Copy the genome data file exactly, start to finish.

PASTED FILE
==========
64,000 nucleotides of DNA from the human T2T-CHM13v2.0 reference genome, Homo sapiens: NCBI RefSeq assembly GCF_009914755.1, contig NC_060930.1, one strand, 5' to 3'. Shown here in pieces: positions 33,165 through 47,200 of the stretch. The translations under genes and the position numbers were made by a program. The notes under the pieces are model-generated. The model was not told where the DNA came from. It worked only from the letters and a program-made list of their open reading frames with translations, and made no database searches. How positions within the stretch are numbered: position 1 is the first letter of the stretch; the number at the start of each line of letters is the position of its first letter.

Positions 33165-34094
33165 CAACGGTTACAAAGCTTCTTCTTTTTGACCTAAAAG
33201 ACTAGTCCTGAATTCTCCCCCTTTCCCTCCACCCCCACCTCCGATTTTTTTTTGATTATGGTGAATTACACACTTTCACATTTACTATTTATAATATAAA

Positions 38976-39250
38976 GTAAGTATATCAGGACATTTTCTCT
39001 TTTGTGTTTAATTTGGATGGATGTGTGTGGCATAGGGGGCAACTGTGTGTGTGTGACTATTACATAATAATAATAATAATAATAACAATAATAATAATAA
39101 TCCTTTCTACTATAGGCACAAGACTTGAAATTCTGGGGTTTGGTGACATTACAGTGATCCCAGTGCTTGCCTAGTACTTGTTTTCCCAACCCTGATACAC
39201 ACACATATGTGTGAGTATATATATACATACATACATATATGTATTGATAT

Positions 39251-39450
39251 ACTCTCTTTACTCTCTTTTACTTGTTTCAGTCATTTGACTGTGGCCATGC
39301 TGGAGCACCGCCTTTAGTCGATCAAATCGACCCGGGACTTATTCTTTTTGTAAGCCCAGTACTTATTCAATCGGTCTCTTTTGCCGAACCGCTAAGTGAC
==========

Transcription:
64,000 nucleotides of DNA from the human T2T-CHM13v2.0 reference genome, Homo sapiens: NCBI RefSeq assembly GCF_009914755.1, contig NC_060930.1, one strand, 5' to 3'. Shown here in pieces: positions 33,165 through 47,200 of the stretch. The translations under genes and the position numbers were made by a program. The notes under the pieces are model-generated. The model was not told where the DNA came from. It worked only from the letters and a program-made list of their open reading frames with translations, and made no database searches. How positions within the stretch are numbered: position 1 is the first letter of the stretch; the number at the start of each line of letters is the position of its first letter.

Positions 33165-34094
33165 CAACGGTTACAAAGCTTCTTCTTTTTGACCTAAAAG
33201 ACTAGTCCTGAATTCTCCCCCTTTCCCTCCACCCCCACCTCCGATTTTTTTTTGATTATGGTGAATTACACACTTTCACATTTACTATTTATAATATAAA

Positions 38976-39250
38976 GTAAGTATATCAGGACATTTTCTCT
39001 TTTGTGTTTAATTTGGATGGATGTGTGTGGCATAGGGGGCAACTGTGTGTGTGTGACTATTACATAATAATAATAATAATAATAACAATAATAATAATAA
39101 TCCTTTCTACTATAGGCACAAGACTTGAAATTCTGGGGTTTGGTGACATTACAGTGATCCCAGTGCTTGCCTAGTACTTGTTTTCCCAACCCTGATACAC
39201 ACACATATGTGTGAGTATATATATACATACATACATATATGTATTGATAT

Positions 39251-39450
39251 ACTCTCTTTACTCTCTTTTACTTGTTTCAGTCATTTGACTGTGGCCATGC
39301 TGGAGCACCGCCTTTAGTCGATCAAATCGACCCGGGACTTATTCTTTTTGTAAGCCCAGTACTTATTCAATCGGTCTCTTTTGCCGAACCGCTAAGTGAC